Some Christians insist that Christmas has pagan origins and that we should not celebrate it.
So, why do we?
The first Advent Sunday this year falls on today – December 3, 2018. “Advent” comes from the Latin “Adventus Domini” which means “arrival of the Lord.”
I have a personal story to share with you as we begin this season of Advent.
Several years ago, I got a phone call from an earnest Christian family; both husband and wife wanted to know more about our church and the Christianity we practise. They had heard that I was an ex-Catholic turned Reformed Protestant pastor – and they wanted to know more; they themselves were disenchanted former Catholics.
The initial call was followed by a series of telephone “interviews” and a face to face meeting. All this led to them and their two children coming to worship and fellowship with us.
One and a half years into their fellowship with us, they confronted me with a strong objection: I should not allow Christmas to be celebrated in our church. (“Strong” is a bit of an understatement here, they were in fact very adamant about it.)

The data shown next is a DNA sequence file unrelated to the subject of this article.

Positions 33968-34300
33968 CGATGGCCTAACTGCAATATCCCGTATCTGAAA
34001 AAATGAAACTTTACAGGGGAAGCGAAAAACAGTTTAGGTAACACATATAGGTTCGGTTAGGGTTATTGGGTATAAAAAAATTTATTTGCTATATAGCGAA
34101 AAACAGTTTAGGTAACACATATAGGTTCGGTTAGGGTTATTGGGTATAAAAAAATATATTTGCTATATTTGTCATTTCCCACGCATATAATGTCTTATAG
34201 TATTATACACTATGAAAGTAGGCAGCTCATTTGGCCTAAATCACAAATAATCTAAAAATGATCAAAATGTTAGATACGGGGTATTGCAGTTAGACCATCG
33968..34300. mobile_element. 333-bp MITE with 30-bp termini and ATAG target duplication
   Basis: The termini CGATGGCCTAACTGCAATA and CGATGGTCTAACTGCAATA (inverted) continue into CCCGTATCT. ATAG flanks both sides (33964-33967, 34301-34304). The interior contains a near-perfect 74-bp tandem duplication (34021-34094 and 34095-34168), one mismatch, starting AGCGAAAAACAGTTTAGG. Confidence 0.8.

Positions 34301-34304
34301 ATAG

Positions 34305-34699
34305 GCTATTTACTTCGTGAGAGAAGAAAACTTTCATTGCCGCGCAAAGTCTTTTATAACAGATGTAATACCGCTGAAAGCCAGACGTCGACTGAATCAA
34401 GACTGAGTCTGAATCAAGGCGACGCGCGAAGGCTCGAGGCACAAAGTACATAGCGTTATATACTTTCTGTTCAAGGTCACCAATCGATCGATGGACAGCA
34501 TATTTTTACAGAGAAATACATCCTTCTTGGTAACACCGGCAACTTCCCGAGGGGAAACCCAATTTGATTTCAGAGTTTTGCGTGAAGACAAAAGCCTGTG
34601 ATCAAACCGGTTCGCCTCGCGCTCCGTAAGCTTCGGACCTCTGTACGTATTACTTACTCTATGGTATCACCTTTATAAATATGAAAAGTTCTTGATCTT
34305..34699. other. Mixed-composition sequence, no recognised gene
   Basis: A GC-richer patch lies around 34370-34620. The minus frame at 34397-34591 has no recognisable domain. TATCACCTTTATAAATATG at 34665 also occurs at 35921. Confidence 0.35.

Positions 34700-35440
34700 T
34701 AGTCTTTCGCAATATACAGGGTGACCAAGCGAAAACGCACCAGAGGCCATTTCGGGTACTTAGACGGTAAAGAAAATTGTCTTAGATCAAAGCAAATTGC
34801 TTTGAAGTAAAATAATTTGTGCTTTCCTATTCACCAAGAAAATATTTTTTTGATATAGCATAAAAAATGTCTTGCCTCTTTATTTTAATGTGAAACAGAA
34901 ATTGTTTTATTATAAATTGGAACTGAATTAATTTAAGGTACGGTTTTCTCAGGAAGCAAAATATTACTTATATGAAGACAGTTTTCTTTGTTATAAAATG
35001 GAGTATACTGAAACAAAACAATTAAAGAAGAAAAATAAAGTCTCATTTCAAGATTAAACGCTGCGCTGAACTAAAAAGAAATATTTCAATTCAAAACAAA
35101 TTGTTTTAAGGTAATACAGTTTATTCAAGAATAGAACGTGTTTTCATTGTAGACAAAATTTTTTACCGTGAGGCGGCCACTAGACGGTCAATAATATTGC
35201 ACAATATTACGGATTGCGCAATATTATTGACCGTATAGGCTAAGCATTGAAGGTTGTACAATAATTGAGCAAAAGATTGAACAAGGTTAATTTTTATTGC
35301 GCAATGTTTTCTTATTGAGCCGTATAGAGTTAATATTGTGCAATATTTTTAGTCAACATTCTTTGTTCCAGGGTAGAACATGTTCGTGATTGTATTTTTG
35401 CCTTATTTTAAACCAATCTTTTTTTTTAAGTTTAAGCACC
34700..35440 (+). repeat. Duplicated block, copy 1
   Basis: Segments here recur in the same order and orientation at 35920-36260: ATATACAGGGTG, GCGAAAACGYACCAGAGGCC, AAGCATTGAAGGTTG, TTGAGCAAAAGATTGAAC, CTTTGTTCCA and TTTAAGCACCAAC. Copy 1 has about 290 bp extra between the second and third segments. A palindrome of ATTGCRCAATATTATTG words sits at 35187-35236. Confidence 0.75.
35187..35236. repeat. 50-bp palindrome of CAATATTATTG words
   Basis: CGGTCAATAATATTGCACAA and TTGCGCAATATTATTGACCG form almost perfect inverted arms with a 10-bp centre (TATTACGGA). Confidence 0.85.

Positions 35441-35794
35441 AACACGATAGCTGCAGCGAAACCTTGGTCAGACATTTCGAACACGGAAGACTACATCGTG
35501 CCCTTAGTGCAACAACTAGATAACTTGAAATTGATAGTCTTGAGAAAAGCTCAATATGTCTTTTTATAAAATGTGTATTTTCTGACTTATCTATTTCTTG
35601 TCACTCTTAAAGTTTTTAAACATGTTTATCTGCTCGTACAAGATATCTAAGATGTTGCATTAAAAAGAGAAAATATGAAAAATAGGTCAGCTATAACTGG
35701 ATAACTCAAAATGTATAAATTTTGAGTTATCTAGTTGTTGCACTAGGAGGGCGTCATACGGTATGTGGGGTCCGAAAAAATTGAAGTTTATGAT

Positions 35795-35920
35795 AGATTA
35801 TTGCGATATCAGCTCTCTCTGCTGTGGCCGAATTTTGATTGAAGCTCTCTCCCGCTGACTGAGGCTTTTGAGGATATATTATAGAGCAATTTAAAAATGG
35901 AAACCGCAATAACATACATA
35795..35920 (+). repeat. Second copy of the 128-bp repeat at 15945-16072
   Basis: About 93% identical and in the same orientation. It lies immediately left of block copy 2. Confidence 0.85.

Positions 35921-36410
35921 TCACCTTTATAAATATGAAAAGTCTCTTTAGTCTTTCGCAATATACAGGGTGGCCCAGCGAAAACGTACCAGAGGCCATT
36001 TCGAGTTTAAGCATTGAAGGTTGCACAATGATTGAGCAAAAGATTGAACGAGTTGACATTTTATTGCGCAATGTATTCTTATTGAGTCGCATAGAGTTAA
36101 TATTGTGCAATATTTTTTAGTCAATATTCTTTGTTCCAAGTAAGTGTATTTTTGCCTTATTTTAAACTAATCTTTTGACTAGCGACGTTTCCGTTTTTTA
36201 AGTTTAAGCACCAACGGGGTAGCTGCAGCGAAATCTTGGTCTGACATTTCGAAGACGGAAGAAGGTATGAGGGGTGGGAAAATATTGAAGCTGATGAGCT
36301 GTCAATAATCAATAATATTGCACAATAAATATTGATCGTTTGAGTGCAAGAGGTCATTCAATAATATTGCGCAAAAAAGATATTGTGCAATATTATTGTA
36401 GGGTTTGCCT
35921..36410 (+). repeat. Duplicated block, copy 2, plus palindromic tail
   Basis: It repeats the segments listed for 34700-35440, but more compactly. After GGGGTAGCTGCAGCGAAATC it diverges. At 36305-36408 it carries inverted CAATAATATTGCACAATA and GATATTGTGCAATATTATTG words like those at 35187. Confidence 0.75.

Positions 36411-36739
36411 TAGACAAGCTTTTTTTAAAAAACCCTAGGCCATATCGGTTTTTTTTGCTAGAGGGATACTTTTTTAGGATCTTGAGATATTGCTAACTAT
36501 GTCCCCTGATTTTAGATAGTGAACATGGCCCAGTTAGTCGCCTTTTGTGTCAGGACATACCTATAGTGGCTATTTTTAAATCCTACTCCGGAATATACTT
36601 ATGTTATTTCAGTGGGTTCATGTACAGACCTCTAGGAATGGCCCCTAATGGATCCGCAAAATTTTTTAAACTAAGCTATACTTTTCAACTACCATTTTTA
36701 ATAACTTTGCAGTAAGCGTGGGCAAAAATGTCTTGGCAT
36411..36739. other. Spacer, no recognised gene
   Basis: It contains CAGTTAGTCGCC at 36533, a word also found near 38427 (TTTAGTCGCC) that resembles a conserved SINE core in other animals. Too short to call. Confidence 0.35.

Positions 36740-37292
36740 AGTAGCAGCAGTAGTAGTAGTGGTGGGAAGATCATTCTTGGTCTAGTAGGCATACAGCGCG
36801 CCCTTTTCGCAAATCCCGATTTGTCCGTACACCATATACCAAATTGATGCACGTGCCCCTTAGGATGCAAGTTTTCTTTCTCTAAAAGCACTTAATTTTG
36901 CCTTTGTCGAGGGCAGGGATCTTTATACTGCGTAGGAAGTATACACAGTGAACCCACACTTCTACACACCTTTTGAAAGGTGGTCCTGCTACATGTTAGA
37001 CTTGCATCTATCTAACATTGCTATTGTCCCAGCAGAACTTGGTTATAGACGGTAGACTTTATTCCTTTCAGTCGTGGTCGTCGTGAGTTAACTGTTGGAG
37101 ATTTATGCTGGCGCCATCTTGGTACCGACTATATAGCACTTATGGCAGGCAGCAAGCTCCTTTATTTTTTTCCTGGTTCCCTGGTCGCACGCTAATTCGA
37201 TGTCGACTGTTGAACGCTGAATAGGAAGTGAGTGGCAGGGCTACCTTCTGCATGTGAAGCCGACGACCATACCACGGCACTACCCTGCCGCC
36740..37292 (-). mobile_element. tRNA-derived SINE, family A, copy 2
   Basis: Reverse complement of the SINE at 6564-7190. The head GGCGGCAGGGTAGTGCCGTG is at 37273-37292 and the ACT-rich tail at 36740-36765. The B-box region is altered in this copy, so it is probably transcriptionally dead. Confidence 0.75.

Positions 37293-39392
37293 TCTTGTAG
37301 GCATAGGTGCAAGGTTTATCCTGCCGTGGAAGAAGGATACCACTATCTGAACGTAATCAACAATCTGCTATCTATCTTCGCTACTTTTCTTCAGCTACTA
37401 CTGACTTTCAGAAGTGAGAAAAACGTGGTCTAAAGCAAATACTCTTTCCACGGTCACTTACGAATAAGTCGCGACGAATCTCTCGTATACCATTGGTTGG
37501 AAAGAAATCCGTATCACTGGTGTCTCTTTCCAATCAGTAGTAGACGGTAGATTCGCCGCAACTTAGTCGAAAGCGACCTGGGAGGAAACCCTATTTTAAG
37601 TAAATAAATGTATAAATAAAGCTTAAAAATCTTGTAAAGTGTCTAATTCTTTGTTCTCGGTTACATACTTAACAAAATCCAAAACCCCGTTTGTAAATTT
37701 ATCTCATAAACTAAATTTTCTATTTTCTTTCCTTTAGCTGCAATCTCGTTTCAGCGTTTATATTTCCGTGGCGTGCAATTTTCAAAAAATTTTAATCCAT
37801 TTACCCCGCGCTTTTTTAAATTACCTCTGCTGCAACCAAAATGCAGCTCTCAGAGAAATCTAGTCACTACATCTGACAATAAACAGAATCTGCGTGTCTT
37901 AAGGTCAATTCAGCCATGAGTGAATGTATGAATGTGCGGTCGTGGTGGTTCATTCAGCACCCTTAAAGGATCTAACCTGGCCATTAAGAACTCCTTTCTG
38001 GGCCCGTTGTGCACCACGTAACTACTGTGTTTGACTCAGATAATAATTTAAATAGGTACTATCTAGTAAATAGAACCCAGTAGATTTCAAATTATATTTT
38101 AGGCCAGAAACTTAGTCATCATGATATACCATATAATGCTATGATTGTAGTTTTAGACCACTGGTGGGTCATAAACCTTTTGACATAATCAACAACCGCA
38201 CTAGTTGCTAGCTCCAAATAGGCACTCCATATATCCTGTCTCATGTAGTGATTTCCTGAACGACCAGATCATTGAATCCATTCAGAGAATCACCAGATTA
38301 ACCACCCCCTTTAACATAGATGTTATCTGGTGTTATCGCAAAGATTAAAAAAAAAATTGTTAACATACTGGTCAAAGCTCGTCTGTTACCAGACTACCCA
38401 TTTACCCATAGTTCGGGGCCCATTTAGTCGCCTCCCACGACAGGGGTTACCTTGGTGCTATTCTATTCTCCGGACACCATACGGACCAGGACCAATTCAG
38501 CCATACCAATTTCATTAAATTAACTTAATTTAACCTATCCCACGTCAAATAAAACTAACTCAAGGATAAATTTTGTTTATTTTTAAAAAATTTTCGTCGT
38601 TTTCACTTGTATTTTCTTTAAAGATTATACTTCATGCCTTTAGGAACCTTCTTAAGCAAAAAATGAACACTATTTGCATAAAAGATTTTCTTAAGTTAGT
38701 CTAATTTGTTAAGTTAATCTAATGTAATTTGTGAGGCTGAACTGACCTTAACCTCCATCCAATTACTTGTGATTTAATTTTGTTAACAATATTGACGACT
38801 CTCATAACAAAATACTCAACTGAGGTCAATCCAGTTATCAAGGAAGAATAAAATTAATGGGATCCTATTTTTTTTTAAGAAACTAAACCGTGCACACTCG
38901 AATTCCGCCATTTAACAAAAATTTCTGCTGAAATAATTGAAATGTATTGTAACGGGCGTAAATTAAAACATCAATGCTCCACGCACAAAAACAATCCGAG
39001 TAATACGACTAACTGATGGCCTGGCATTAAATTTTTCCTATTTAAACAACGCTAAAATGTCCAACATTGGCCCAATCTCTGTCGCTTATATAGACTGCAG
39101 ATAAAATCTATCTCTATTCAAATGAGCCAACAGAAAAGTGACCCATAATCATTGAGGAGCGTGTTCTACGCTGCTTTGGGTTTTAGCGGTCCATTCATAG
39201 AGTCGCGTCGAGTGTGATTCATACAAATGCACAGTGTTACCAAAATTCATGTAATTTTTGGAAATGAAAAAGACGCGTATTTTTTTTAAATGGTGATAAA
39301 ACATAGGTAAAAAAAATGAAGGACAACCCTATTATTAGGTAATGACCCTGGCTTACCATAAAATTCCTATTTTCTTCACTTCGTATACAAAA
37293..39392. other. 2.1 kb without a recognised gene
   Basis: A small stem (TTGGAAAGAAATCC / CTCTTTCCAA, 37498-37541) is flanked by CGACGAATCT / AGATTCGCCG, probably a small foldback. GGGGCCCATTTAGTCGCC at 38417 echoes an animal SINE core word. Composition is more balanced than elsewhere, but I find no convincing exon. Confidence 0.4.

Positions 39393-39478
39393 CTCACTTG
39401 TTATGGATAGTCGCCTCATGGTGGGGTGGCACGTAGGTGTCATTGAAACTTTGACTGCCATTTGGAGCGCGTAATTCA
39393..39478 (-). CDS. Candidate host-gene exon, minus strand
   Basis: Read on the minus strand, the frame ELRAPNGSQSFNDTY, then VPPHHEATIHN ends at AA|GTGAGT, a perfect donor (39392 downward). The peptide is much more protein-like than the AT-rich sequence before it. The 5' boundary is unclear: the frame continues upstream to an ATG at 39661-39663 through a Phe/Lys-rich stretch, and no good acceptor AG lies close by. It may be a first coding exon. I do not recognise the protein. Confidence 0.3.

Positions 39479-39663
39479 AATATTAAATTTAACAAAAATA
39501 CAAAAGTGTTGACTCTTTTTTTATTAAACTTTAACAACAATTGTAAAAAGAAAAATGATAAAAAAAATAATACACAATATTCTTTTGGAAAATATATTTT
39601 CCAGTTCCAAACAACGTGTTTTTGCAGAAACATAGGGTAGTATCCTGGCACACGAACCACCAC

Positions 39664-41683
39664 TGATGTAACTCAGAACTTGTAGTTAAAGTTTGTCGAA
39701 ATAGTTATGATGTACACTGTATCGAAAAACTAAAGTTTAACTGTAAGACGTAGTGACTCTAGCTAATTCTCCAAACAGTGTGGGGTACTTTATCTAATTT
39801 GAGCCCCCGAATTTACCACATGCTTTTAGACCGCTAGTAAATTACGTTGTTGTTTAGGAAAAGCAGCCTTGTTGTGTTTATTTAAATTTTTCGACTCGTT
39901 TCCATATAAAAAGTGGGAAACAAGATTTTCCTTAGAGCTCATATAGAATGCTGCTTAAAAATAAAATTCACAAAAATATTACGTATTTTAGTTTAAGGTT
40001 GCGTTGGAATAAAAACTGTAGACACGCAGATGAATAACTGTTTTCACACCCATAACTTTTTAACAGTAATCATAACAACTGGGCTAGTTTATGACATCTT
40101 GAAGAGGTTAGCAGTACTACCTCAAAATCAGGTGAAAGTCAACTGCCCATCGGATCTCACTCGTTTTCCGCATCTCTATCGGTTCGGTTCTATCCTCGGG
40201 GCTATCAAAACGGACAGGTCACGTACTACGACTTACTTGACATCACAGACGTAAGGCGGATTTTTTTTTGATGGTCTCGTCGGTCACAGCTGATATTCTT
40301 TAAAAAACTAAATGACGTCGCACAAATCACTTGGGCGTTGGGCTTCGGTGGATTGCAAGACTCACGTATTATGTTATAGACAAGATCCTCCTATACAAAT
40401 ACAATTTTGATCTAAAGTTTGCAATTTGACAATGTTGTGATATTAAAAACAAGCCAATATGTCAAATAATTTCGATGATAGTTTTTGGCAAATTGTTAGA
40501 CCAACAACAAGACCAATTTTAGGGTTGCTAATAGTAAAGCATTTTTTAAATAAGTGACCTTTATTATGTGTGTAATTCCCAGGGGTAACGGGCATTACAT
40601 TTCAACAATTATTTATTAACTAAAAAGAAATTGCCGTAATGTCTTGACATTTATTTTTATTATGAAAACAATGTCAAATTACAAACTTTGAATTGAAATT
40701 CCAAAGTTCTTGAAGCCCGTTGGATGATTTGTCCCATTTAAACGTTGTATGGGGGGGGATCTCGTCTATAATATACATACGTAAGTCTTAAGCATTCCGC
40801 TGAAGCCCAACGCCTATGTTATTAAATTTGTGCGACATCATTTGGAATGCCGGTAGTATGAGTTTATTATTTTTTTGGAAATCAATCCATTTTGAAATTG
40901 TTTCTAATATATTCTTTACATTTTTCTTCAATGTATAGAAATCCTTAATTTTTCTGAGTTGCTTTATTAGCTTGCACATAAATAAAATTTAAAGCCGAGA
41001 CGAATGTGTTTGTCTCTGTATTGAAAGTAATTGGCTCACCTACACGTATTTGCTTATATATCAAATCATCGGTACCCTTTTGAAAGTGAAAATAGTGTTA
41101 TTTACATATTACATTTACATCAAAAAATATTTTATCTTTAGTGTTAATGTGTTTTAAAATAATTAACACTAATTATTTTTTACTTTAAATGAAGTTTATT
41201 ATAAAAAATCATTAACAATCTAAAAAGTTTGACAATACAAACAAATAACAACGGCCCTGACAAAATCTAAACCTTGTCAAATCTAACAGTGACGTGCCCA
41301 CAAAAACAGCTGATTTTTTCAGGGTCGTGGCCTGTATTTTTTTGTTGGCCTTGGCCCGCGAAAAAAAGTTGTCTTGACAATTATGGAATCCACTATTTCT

They proffered the “standard” arguments – the tree, Santa Claus, the 25th, and the “fact” that Christmas has pagan origins, etc. – to support their objection.
Well, after many unfruitful hours of pastoral discussions, it was clear that they were not about to change their minds. So, they left, and we continue to prepare for Advent and to celebrate Christmas.
So, why we do celebrate Christmas?
First, let me say that I do empathize with some of their objections, especially some “celebrations” carried on by unsaved people. But that itself should not prevent us from celebrating God’s great gift intended for our salvation.
True, neither Jesus nor the apostles commanded that we celebrate the birth of Christ. We are given only two ordinances by which to remember Him: baptism and the Lord’s Supper. However, Jesus also never told us not to celebrate His birth.
For me personally, I celebrate – usually very quietly – because I am thankful to God for His faithfulness in fulfilling all His great promises regarding the “arrival of the Lord”. And I praise Him for the “mystery of godliness”
Great indeed, we confess, is the mystery of godliness: He was manifested in the flesh, vindicated by the Spirit, seen by angels, proclaimed among the nations, believed on in the world, taken up in glory. – 1 Tim 3:16
We celebrate because He was manifested, and we want gratefully to proclaim Him among the nations.
Pastor Robert Chew